Trent Kessler

Dr. Green

English 400

12 January 2018


Social media and depression proposal

 Over the past few years, social media platforms have grown tremendously, resulting in new applications being created. Social media allows people to connect with one another by sharing content and communicating between each other. The Internet, as well as social media, provides many positive effects. From one point of view, it provides businesses with the ability to market their products to consumers with ease while on the other, it provides society to build relationships with the people in their life that they care about. With positive attributes, come negative ones. Social media platforms can cause issues such as creating a false sense of connection, a lack of privacy, decrease productivity and has potential for cyber-bullying. Most importantly, social media has an overall negative effect on our mental health and the results can be damaging. The main concern is the connection between social media use and depression.

            Research suggests that there is a link between spending an extended amount of time on social media and experiencing mental health issues. A study published in Computers in Human Behavior found that the use of multiple social media platforms is more strongly associated with depression and anxiety among young adults than time spent online. “The analysis showed that those who reported using the most social media sites, seven to eleven, had more than three times the risk of these mental health issues than those who used the least amount zero to two platforms.” (Psychiatric News, January 17, 2017).  This is honestly a mind-blowing study published by Psychiatric News. I know for a fact, that the younger generations have at least four or more social media platforms downloaded on their phone. Every one of your peers is three times more likely to experience mental health issues, than those who used zero social media platforms.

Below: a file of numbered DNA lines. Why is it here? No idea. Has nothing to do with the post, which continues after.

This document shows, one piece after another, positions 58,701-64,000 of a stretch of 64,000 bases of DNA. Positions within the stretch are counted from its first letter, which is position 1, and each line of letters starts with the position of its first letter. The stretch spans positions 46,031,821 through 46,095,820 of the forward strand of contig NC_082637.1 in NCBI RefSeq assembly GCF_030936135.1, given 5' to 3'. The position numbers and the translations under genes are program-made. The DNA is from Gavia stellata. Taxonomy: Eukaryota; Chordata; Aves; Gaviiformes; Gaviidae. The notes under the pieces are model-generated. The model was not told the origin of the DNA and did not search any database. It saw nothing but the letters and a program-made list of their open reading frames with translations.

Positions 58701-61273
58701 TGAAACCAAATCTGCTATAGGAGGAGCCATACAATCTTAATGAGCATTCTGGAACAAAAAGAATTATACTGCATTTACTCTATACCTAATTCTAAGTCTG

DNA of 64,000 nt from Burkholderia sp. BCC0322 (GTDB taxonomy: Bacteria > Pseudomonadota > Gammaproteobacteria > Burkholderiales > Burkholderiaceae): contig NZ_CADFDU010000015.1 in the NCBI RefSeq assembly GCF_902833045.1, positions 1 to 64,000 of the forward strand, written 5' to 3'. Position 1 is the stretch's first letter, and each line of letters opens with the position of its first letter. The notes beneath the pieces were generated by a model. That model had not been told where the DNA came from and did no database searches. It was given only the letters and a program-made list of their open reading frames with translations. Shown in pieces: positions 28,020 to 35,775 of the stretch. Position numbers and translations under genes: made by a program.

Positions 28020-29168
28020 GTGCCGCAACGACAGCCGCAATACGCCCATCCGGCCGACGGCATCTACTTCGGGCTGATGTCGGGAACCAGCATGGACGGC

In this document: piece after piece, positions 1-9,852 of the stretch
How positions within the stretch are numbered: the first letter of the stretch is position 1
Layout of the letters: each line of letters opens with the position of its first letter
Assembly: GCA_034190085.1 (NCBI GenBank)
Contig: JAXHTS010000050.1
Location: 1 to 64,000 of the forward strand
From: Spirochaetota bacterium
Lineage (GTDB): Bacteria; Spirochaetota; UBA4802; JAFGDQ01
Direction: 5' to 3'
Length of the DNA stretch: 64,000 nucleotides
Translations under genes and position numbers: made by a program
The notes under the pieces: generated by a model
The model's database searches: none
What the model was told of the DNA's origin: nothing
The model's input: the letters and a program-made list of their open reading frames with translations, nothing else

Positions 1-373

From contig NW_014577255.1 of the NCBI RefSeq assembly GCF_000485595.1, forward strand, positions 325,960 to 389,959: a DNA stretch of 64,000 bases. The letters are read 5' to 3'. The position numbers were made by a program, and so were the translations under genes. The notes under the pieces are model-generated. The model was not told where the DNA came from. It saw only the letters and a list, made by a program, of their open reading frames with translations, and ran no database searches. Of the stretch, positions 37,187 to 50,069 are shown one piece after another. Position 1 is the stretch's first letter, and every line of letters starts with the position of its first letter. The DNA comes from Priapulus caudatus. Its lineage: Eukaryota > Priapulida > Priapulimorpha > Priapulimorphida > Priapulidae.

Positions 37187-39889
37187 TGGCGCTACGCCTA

Everyone is aware that the internet can be very addictive, but can social media become addicting? A study from Nottingham University set out to determine if the use of social media was addicting. Experts said, “It may be plausible to speak specifically of ‘Facebook Addiction Disorder’…because addiction criteria, such as neglect of personal life, mental preoccupation, escapism, mood modifying experiences, tolerance and concealing the addictive behavior, appear to be present in some people who use [social networks] excessively.” (Nottingham, 2017) Addiction and depression go hand in hand, because when you are not feeding you addiction you feel helpless and depressed. Another study was conducted on which it was trying to determine whether Facebook triggers more sadness and less of well-being. The results said, “Facebook provides an invaluable resource for fulfilling such needs by allowing people to instantly connect. Rather than enhancing well-being, as frequent interactions with supportive ‘offline’ social networks powerfully do, the current findings demonstrate that interacting with Facebook may predict the opposite result for young adults—it may undermine it.”(2017) these are all characteristics that can lead to social media users forming depression.